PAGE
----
Saturday, 25 September 2021
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Three Islamic extremists - or common criminals as we prefer to call them - have been found guilty of conspiring to kill people in a terrorist bombing campaign. They were members of an al Qaida-inspired terror cell, a jury at Woolwich Crown Court found. Abdulla Ahmad Ali,27, Assad Sarwar 28, and Tanvir Hussain, 27, also admitted plotting a series of small-scale bomb attacks which dominated the news two years ago.

Despite the convictions, counter terrorism officials are said to be dismayed at the outcome where one has escaped all convictions and none have been charged with targeting an aircraft. Prosecutors have till the end of the month to consider a retrial.

The eight accused:

Assad Ali Sarwar, 28

Assad was living with his parents and sister in High Wycombe, Buckinghamshire and was a university dropout and unemployed at the time of his arrest.

He has been convicted of conspiracy to murder and has admitted conspiracy to cause explosions and cause a public nuisance.

Not part of the suicide mission, his role was to be the distributor of the martyrdom videos after the attack. He also was responsible for research into oil refineries and power stations as other potential targets, as well as tracking down supplies of hydrogen peroxide for use in bomb-making. The chemical has been harder to procure after the 7/7 bombings in London.

Tanvir Hussain, 27

Born in Blackburn but moved to London when he was 6, meeting Ali at Waltham Forest College whilst studying A-Levels.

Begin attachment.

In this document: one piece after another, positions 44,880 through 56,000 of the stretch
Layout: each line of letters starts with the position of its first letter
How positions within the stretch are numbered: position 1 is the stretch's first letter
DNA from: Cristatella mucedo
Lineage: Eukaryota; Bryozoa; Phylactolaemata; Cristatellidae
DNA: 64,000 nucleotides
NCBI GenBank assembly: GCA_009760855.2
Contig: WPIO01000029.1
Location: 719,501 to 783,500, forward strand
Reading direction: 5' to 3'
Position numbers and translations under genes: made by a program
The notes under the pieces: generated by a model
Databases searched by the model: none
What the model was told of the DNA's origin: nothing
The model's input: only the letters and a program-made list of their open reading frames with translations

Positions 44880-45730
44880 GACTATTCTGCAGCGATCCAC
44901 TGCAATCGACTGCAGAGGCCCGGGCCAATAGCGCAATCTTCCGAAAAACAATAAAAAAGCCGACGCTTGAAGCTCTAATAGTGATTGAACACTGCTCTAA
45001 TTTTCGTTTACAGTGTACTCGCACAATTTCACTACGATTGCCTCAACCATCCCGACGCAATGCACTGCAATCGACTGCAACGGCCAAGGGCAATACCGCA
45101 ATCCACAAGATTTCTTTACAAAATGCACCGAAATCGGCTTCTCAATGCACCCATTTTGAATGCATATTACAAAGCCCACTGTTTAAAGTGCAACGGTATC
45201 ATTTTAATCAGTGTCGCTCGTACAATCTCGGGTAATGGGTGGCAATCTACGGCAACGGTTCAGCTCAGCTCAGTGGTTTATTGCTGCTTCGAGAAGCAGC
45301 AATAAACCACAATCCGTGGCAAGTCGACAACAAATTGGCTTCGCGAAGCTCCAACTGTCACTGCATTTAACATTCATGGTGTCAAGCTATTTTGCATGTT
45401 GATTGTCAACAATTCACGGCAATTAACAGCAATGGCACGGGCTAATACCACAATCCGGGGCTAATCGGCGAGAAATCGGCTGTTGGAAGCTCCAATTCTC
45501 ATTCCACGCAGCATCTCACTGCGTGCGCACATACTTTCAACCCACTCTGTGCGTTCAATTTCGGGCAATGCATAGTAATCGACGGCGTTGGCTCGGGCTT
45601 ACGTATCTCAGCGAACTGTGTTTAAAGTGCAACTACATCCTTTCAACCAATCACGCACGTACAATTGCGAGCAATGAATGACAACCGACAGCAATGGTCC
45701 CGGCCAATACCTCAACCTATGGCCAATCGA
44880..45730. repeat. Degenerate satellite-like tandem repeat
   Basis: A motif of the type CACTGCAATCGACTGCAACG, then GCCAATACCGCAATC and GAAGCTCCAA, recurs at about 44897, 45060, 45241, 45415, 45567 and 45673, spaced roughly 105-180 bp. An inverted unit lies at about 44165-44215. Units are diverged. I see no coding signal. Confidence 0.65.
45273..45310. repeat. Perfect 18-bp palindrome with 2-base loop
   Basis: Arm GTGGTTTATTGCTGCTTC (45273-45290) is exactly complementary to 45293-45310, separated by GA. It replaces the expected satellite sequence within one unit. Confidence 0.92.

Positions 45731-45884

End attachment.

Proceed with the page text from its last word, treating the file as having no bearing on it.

Hussain was convicted of conspiracy to murder and admitted to conspiracy to cause explosions and cause a public nuisance.

By 2003 he was a devout Muslim and began to demonstrate signs of extremism, becoming 'quite agitated' according to a work colleague after the 7/7 attacks in London, saying that those involved were 'being persecuted'.

Adulla Ahmed Ali, 27

Born in East London and lived in Walthamstow where he knew a number of his co-conspirators from his sixth form college.

Ali has been found guilty of conspiring to murder and has admitted conspiracy to cause explosions and to cause a public nuisance.

He travelled Pakistan widely, claiming many of these were to volunteer for an Islamic medical charity, but it has been revealed that he attended training camps and met senior figures in militant groups.

Ali took a leading role in the 'suicide tapes' uncovered by the police and was recorded planning to take his baby on the mission to reduce chances of suspicion. Prisoners at Belmarsh jail have described Ali as the 'emir' or the leader of the East London group.

Mohammed Gulzar, 27

Mohammed Gulzar arrived in Britain using a false identity and resided in Birmingham whilst also living for a while in Portsmouth.

Although described as a 'shadowy figure' by the prosecution, he was acquitted of all charges by the jury. It was claimed that he was a key player in the liquid bomb plot two years ago.

It is also expected that he will be questioned over a serious criminal offence in Birmingham in 2002. He left Britain after the alleged offence for Pakistan. In mid-2006 he moved to South Africa and married shortly before returning to the UK, telling his new wife that he was a religious missionary and giving her a false name.

Police discovered his real name from fingerprint records.

Four other men admitted a charge of conspiring to cause a public nuisance and the jury has been unable to reach verdicts on them in relation to the charges of conspiracy to murder. They may face a retrial.

They were Waheed Zaman, 24 from Walthamstow, northeast London; Umar Islam, 30, known as Brian Young before converting to Islam from High Wycombe Buckinghamshire; Arafat Waheed Khan, 27, born in Pakistan from London and Ibrahim Savant, 27 from Walthamstow, northeast London.

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